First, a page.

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I'm trying to determine the nullspace and range of the following integral operator, but I'm having trouble proceeding. Let $K:C([0,1])\to C([0,1])$ be defined by $$Kf(y)=\int_{0}^1 \sin(\pi(x-y))f(y)\,dy.$$ Playing around with several functions, I see that if $f\equiv 1$, then $$K(y)=\int_{0}^1\sin(\pi(x-y))\,dy=-\frac{2\cos(\pi x)}{\pi},$$ and if $f\equiv 0$, then $Kf(y)=0$.

The form $\sin(\pi(x-y))$ in $K$ makes me think that the range might be periodic function in $C([0,1]), but this is a guess with no intuition.

Edit: I didn't include this originally, but as Daniel's mentioned, the addition formula implies that $$(Kf)(y)=\sin (\pi x) \int_{0}^1 \cos (\pi y)f(y)\,dy - \cos (\pi x) \int_{0}^1\sin (\pi y)f(y)\,dy.$$ However, I'm not seeing what this implies either. In this form $K$ reminds me of the Riemann-Lesbegue lemma for $L^1([0,1]),$ but I'm not sure what what that invokes.

So my question is ultimately: what should I look for when determining the range and nullspace of integral operators?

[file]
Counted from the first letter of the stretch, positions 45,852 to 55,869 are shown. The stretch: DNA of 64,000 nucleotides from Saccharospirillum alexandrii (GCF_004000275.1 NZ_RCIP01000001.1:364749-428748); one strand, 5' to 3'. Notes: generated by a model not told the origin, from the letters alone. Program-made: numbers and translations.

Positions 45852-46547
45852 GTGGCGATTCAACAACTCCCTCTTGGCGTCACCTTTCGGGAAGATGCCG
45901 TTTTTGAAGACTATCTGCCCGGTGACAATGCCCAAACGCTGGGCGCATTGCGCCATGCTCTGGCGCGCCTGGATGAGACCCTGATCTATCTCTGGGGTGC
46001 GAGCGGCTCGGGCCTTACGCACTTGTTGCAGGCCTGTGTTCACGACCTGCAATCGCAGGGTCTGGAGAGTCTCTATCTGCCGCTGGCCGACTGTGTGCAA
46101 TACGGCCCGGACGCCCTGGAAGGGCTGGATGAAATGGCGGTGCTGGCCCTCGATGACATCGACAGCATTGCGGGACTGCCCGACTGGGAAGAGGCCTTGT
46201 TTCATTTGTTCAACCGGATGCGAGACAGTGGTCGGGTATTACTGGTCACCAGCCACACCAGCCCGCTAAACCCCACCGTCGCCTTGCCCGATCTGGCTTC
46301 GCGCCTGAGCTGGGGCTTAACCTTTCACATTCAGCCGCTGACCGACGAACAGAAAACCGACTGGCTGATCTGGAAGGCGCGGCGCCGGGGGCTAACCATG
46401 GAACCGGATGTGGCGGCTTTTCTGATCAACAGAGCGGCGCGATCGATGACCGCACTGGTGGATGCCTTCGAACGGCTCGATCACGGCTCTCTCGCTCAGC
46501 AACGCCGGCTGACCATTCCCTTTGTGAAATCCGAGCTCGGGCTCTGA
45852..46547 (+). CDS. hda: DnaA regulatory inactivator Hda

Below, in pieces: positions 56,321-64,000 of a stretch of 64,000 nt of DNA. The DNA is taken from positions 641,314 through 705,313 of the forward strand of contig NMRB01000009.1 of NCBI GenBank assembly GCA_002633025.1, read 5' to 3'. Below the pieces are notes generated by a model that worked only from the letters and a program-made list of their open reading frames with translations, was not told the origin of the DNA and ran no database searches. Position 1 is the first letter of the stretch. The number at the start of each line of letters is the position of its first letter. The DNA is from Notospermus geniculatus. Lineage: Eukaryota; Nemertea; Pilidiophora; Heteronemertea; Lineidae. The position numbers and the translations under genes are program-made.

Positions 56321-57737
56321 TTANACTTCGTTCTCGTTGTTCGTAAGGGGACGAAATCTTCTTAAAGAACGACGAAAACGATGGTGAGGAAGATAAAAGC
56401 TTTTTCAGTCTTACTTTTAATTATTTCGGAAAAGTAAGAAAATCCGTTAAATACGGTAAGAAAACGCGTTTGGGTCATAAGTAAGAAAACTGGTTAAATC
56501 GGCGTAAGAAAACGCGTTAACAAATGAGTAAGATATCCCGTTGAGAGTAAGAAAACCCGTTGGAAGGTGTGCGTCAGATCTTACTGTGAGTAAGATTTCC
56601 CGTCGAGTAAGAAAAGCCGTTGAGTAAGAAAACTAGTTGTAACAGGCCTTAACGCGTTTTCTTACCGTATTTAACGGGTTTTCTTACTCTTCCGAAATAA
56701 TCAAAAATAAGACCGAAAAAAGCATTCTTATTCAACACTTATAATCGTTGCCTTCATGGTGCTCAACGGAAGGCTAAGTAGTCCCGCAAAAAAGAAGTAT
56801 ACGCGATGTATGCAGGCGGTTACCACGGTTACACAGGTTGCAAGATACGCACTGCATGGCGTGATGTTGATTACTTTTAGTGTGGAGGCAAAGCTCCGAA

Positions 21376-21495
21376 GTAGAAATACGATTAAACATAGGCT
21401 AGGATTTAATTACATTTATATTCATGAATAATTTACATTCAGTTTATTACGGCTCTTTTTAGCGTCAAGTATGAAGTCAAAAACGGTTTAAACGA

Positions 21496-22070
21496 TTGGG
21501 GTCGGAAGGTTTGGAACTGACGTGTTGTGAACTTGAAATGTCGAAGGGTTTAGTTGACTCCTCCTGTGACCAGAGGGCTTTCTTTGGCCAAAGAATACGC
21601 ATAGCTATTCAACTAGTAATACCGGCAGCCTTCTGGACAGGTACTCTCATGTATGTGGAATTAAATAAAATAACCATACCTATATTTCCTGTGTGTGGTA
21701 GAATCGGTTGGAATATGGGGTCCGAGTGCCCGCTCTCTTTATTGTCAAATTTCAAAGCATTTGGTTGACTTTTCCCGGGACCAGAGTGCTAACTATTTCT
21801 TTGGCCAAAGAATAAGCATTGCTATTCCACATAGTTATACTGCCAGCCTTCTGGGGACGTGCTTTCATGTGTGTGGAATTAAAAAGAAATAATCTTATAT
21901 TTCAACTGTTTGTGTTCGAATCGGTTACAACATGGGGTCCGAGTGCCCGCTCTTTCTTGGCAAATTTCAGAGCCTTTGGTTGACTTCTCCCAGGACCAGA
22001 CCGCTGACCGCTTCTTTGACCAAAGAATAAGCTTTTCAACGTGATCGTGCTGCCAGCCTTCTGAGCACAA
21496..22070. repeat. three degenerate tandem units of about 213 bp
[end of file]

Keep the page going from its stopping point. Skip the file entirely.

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  • $\begingroup$ Here: The addition theorem. $$\sin \bigl(\pi(x-y)\bigr) = \sin (\pi x) \cos (\pi y) - \cos (\pi x) \sin (\pi y)$$ Generally, hmmm. Any symmetries of the integral kernel help, but I have no universal recipe. $\endgroup$ – Daniel Fischer Nov 17 '17 at 19:26
  • $\begingroup$ Should$ f(y) $be in the integrand where you define $K(f)$ $\endgroup$ – Dionel Jaime Nov 17 '17 at 19:35
  • $\begingroup$ @DionelJaime Yes, I have corrected it. $\endgroup$ – user225477 Nov 17 '17 at 19:37
  • $\begingroup$ @DanielFischer, I noticed that but didn't include it in the original question posted. I added more information in the post, but I'm not sure what I get from applying the identity. $\endgroup$ – user225477 Nov 17 '17 at 19:38
  • $\begingroup$ Also should it be $K(f)(x)$ otherwise your function is constant. $\endgroup$ – Dionel Jaime Nov 17 '17 at 19:39

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